While I generally enjoyed Moana, I did find parts of it a little slow. That doesn’t bode well for holding the attention of a 4 year old, since I’d like to think I have marginally more focus that they do. Perhaps because despite all of it progressive features Moana still follows a formula that contributed to my occasional boredom. Since this was a Disney movie, it was never really in doubt that Moana would be successful in her quest. The film also gave her an animal sidekick, since I’m pretty sure that’s mandatory, in the form of a dumb chicken, which was moderate amusing in the beginning but had diminishing returns with every example of how simple-minded Hey Hey was. Moana could have also used a little more humor. There were some occasional moments that were funny, but there weren’t any laugh out loud moments for kids or adults. The Rock has good comedic sensibilities, so I wish that they had given him more material on this front. There was only one child at the screening I was at – there were only 7 people total, which was amazing – and I don’t think I heard him laugh once the entire duration of the movie. Animated films tend to lay on the silly humor a little too much for my enjoyment, but Moana went too far in the other direction and was perhaps too serious. Throw in a wise cracking seagull or something – if not just for comedy, but for merchandising potential.

Moana is certainly a solid film and is an encouraging evolution of the typical Disney princess story. The music is top notch and the adventure that Moana embarks on is a lot of fun. The animation is really beautiful – it’s impressive how realistic the ocean looks in some of the scenes. Spending time with The Rock is always a good thing in my book, which is another added perk of Moana. There are moments when the action drags a bit and the film could be a bit shorter and funnier, but overall it was quite enjoyable. I haven’t seen enough of the other potential best animated film nominees to know if Moana has a chance at the Oscar, but it’s worth seeing regardless.

Things That Make You Go Hmmmmm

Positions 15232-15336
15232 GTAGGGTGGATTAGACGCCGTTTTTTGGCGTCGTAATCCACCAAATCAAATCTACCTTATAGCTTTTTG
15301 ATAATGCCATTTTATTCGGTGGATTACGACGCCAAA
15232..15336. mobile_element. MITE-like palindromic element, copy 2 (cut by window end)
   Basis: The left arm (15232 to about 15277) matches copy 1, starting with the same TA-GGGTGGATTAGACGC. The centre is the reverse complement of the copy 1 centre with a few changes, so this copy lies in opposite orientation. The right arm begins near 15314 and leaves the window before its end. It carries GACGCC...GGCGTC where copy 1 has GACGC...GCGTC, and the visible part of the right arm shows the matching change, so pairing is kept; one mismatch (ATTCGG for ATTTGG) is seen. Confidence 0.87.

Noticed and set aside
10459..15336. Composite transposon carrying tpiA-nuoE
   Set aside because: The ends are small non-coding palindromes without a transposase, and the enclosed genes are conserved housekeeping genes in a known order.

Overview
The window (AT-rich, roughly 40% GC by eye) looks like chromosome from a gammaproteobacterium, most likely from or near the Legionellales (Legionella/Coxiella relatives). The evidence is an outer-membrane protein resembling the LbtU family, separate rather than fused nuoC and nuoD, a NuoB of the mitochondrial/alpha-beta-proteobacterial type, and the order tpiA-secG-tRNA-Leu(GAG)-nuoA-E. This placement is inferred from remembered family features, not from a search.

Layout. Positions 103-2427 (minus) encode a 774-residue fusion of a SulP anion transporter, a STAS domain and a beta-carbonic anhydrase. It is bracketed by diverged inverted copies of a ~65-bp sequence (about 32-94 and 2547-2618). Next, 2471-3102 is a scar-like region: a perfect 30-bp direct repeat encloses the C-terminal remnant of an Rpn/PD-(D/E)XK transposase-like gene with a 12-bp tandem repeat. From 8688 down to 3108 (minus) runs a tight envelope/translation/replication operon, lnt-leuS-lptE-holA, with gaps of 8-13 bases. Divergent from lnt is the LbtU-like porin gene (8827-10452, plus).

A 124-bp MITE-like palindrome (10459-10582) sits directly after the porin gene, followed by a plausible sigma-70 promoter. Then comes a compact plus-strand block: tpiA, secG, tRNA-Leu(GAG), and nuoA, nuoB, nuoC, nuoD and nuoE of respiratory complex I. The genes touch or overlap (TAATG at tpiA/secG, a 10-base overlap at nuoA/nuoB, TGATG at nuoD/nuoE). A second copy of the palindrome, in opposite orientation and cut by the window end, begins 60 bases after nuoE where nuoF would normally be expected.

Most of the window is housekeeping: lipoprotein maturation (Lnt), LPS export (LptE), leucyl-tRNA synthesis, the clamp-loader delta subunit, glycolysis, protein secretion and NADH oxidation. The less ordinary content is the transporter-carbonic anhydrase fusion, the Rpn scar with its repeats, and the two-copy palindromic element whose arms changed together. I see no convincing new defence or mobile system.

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One of the things that is great about pop culture is that there is something out there for everybody. With so many options in entertainment, you are bound to find something that you are into, no matter how off-beat or niche your interests may be. You may not always be in the majority, but thanks to the Internet and social media it is relatively easy to find other people that share your interests no matter how specific your pop culture preferences may be. If you like Victorian zombie love stories (a real thing – I checked), there’s pop culture to consume and a community to discover.

While I fully support people’s right to like just about any pop culture that they want (as long as it isn’t hurting anyone), that doesn’t always mean that I understand it. This goes beyond me having different personal preferences than other people; I may think that Two and a Half Men is anathema to good TV, but I can at least somewhat grasp why some people would like it. There are some things in pop culture that I just can’t wrap my head around; every time I am confronted with these things, I just don’t get it. That doesn’t make these things invalid or bad, they just confuse me.

Adults who are really into Disney

Photo by Mark Ashman/Disney via Getty Images

Photo by Mark Ashman/Disney via Getty Images

Maybe because I didn’t grow up watching Disney movies I don’t have that same baseline level of nostalgia for the product as some people, but I honestly cannot figure out adults that are Disney enthusiasts. I’m not talking about parents of kids who are fans of Disney so that the adults become fans simply by immersion or survival instinct; I mean the full grown adults, many of whom don’t have kids, that go bonkers for all things Disney. I made my first – and only – trip to Disney World when I was in my early thirties and I was bored out of my mind. I didn’t get much out of it, other than finally being able to check the requisite life experience box. So the idea that people are going on their honeymoons to Disney World simply baffles me, as do adults that wear a lot of Disney-themed clothing or who get super excited when a movie is “released from the vault.” Love what you love, but know that every time you bring up some Disney stuff with a little too much enthusiasm, internally I’m doing this: